This was pretty exciting for me to discover. It’s pretty obvious to any homebuilder that different cultures have different ways of building homes. In Maryland, the predominant inland culture is reported to have been longhouses (like the Onondaga in New York) and agricultural.
Longhouses were also used by the Vikings in a manner similar to native american culture. Were they an import from the early Viking culture? Longhouses used by Native Americans are present on both the Pacific and Atlantic coasts of North America in 2 predominant forms. Archeological evidence among the Iroquois in upstate New York indicates they were built on the east coast as far back as 1100 AD. This is somewhat later than the proposed Vinland excavation longhouses in Labrador dating to 1000 CE, attributed to Erikson. These presumably were turf/sod like the Iceland and Greenland variants, rather than wood like the Norwegian/Danish variants.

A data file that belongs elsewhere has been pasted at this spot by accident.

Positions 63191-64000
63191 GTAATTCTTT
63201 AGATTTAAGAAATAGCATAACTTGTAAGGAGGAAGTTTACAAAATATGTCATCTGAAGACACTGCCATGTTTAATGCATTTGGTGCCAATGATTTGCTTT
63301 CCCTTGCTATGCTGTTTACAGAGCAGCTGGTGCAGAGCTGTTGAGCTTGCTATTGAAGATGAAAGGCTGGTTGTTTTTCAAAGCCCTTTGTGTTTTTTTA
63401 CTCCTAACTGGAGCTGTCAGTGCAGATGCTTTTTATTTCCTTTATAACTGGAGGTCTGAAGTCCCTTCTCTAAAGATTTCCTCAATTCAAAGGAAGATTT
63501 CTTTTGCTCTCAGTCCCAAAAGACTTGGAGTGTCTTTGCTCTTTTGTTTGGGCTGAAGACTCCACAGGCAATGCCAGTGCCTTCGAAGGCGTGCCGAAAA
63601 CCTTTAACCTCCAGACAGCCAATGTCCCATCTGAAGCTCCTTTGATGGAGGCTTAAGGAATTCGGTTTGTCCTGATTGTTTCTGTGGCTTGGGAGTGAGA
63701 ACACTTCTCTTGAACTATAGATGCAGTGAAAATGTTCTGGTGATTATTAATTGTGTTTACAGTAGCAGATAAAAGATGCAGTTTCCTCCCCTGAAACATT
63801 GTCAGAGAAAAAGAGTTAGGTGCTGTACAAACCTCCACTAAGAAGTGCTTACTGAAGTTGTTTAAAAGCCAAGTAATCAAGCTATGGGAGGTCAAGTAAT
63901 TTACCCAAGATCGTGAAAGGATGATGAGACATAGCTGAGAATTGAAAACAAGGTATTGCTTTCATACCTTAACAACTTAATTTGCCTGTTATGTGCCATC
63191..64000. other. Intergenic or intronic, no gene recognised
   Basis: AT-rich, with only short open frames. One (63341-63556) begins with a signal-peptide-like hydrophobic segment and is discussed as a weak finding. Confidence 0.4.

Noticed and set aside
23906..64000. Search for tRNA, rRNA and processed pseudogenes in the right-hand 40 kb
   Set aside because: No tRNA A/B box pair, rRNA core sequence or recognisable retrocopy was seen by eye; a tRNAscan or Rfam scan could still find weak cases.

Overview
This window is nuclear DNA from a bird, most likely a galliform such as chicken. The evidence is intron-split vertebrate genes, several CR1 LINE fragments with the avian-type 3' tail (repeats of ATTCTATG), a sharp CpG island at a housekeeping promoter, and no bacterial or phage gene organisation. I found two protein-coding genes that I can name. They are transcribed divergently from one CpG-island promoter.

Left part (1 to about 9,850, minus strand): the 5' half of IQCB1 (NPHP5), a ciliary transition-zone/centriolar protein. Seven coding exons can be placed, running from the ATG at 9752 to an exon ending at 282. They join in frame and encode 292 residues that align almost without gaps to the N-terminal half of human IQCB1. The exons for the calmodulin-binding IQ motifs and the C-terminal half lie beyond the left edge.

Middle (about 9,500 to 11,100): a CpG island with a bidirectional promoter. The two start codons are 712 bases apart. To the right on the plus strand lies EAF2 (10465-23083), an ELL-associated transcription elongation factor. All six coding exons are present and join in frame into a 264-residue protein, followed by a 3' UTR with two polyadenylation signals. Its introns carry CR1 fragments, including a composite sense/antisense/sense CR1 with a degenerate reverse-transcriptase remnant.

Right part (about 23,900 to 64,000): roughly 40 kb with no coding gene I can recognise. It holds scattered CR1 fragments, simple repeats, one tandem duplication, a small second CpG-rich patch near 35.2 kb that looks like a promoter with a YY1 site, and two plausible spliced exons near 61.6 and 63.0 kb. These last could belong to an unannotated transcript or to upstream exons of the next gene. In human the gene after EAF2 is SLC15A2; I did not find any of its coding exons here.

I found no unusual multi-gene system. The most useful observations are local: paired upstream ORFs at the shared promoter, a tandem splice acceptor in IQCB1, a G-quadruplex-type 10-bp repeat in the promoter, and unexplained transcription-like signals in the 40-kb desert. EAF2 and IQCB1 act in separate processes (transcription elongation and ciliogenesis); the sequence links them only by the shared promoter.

The word for Iroquois is Haudenosaunee. The first syllable is pronounced hod like the old Norse word for house “hus” but a little different. If I had to guess on the second part, I would say sohn or son, but it is pronounced “shon” The first part of the word out of context might be Germanic, the insinuation from the linked site above, I might construct “sea hut from ship of the north sea” out of the word, Hud-der-Nord-See with an n on the end to indicate plural as in tribe, and with an ee on the end to indicate “a person deriving from this”, the same ending found in Cherokee, Shawnee, Hopi???.I guess the above analysis (probably incorrect, but interesting) might suggest the Haudenosaunee word is an exonym. The Dutch were in the area pretty extensively, and Dutch is a Germanic language so it might derive from a Dutch label. It would be very hard to determine if the name predates Dutch culture.